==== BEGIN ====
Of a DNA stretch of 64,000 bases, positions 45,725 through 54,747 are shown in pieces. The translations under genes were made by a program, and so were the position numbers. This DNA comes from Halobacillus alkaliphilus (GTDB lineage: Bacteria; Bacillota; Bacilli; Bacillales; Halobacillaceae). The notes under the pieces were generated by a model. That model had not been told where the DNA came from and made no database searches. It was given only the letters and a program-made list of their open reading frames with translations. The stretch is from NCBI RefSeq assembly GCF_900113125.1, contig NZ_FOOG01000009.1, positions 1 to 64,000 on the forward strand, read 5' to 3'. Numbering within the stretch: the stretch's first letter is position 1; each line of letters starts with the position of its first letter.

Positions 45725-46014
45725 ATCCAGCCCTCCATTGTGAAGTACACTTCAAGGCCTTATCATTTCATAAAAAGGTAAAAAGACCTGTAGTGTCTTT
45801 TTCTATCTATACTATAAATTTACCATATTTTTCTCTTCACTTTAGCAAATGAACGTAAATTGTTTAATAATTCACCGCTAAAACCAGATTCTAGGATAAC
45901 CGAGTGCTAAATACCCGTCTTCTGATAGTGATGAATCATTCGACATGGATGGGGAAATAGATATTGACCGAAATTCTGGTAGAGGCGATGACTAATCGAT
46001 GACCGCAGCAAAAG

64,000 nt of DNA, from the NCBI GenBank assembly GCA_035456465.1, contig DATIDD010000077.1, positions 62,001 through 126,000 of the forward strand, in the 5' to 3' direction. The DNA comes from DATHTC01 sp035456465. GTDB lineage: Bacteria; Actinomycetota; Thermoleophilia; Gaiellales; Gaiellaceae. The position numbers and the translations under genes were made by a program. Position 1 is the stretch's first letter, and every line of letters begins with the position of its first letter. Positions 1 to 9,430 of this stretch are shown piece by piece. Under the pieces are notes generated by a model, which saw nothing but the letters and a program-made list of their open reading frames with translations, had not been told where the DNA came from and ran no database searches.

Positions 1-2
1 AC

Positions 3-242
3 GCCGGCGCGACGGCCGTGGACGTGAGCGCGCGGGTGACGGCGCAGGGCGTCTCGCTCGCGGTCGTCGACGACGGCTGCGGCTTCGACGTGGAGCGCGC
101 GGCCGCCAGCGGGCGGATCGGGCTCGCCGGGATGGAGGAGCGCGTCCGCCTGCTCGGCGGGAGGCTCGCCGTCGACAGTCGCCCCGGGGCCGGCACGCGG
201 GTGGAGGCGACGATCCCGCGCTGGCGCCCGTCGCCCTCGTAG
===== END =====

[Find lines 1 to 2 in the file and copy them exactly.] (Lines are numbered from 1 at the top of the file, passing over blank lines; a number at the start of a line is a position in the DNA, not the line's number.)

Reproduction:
Of a DNA stretch of 64,000 bases, positions 45,725 through 54,747 are shown in pieces. The translations under genes were made by a program, and so were the position numbers. This DNA comes from Halobacillus alkaliphilus (GTDB lineage: Bacteria; Bacillota; Bacilli; Bacillales; Halobacillaceae). The notes under the pieces were generated by a model. That model had not been told where the DNA came from and made no database searches. It was given only the letters and a program-made list of their open reading frames with translations. The stretch is from NCBI RefSeq assembly GCF_900113125.1, contig NZ_FOOG01000009.1, positions 1 to 64,000 on the forward strand, read 5' to 3'. Numbering within the stretch: the stretch's first letter is position 1; each line of letters starts with the position of its first letter.

Positions 45725-46014